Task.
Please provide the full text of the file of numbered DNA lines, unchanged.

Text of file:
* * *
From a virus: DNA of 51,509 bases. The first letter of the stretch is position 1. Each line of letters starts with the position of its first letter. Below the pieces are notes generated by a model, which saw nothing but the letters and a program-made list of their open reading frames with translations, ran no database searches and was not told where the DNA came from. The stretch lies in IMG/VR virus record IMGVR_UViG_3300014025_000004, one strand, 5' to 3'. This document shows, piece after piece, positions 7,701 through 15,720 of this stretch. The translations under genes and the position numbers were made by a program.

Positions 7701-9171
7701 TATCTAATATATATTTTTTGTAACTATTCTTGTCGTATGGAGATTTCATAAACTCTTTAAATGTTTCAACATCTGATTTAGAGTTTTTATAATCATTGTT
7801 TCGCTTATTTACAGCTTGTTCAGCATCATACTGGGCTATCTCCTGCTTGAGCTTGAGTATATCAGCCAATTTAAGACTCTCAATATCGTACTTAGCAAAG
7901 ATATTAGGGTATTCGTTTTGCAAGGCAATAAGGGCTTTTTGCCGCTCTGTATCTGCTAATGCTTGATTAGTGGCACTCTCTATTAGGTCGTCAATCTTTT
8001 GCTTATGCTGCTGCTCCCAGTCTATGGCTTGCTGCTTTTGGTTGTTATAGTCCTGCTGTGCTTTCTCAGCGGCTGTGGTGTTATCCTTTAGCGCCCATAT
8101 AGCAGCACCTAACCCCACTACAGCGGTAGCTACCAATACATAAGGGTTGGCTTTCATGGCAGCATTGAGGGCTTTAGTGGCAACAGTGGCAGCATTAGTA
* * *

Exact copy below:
From a virus: DNA of 51,509 bases. The first letter of the stretch is position 1. Each line of letters starts with the position of its first letter. Below the pieces are notes generated by a model, which saw nothing but the letters and a program-made list of their open reading frames with translations, ran no database searches and was not told where the DNA came from. The stretch lies in IMG/VR virus record IMGVR_UViG_3300014025_000004, one strand, 5' to 3'. This document shows, piece after piece, positions 7,701 through 15,720 of this stretch. The translations under genes and the position numbers were made by a program.

Positions 7701-9171
7701 TATCTAATATATATTTTTTGTAACTATTCTTGTCGTATGGAGATTTCATAAACTCTTTAAATGTTTCAACATCTGATTTAGAGTTTTTATAATCATTGTT
7801 TCGCTTATTTACAGCTTGTTCAGCATCATACTGGGCTATCTCCTGCTTGAGCTTGAGTATATCAGCCAATTTAAGACTCTCAATATCGTACTTAGCAAAG
7901 ATATTAGGGTATTCGTTTTGCAAGGCAATAAGGGCTTTTTGCCGCTCTGTATCTGCTAATGCTTGATTAGTGGCACTCTCTATTAGGTCGTCAATCTTTT
8001 GCTTATGCTGCTGCTCCCAGTCTATGGCTTGCTGCTTTTGGTTGTTATAGTCCTGCTGTGCTTTCTCAGCGGCTGTGGTGTTATCCTTTAGCGCCCATAT
8101 AGCAGCACCTAACCCCACTACAGCGGTAGCTACCAATACATAAGGGTTGGCTTTCATGGCAGCATTGAGGGCTTTAGTGGCAACAGTGGCAGCATTAGTA